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Why won’t my facing lay flat?

AmyC | Posted in General Discussion on

I’m making my son some “surfer dude” shirts.  (button-down cotton print shirts).  I’ve made two and I’m already cut out the third.  

On both of the shirts I’ve made, the facings would not lay flat at the neck opening.  They flip out into the opening so that the bound edge of the facing sticks out.   I’ve tacked the facings down with hand stitching and they are better-behaved now…but I can tell that they are still itching to swing out and show themselves.  

The pattern is a bit odd — the front and facings are a single piece. Interfacing is attached to the facing portion of the piece, and then the facing is folded inward and the fold line is pressed.  The facing is attached to the shirt at the neck edge.

I’m thinking about modifying the pattern and make a separate piece for the facing. Will this solve my problem?


  1. SewingSue | | #1

    Amy,  before you alter your pattern try folding the facing on the fold line and check to see if the facing and shirt fronts are the same.  You would think this is an easy one but they often get this wrong.  You are likely to find that they are not the same size.  If this is the case, you can correct the facing and everything will be fine.  I have found on a number of patterns with attached facings that the length of the facing between the shoulder and neck is often off.  Attached facings have a couple of advantages.  They don't take as long to sew, one less seam, and it is very easy to get a smooth edge.  Some light weight fabrics can get fussy.  Disadvantages, they can be a little more difficult to lay out on your fabric.  Especially if you're working from stash fabric and short on fabric.  You can usually squeeze a facing out somewhere.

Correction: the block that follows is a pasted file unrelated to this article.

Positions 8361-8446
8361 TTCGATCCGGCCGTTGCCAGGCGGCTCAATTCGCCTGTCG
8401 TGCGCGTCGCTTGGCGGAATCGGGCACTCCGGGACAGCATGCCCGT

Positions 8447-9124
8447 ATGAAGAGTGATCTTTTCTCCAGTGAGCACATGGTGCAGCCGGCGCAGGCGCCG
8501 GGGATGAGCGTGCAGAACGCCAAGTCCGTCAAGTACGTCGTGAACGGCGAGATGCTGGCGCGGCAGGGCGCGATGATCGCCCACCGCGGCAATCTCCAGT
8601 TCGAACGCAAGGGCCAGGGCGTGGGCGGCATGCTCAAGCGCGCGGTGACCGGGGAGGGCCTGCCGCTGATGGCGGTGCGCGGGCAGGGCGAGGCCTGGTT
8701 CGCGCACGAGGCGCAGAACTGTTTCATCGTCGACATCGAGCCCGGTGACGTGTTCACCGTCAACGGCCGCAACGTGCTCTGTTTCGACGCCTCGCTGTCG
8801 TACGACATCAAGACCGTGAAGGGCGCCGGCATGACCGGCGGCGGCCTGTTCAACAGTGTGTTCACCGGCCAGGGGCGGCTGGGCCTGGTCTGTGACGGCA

If the pattern isn't the problem, are you using fusible interfacing on the facing and possibly shrinking the facing slightly.  Most interfacings need to be preshrunk.  Ok, a third thought.  What type of fabric are you using?  I remember making a favorite blouse pattern a number of years back.  I had made that pattern many many times before and never had any problems.  I was making a pretty accent pocket to attach on the front chest area.  I had the placement marked on the blouse for attaching the pocket and cut out my pocket.  I marked the fold line stitched down the hem and pressed in the seam allowances and placed it on the blouse so I could sew it in place AND it didn't fit.  Too small.  So I did it again.  Cut it out, stitched the hem allowance, pressed in the seam allowances AND it didn't fit.  Too small.  I was using a polyester fabric and it was shrinking with the heat and steam of the iron.  The third time I did it I watched the fabric very closely as I pressed it and sure enough right before my eyes it shrunk.  There are a number of fabrics that will shrink very easy with heat and steam.

    Hope this is helpful.


    1. AmyC | | #4

      Hi Sue,

      My pattern didn't have a separate pattern piece for the interfacing -- I made one by tracing the front pattern piece onto wax paper.  When I stitched the shirt I matched the facing and front at the neck edge, then folded the front on the edge of the interfacing.   I did have some trouble finishing the facing at the shoulder seam - so it may be that the facing doesn't match the neck line properly.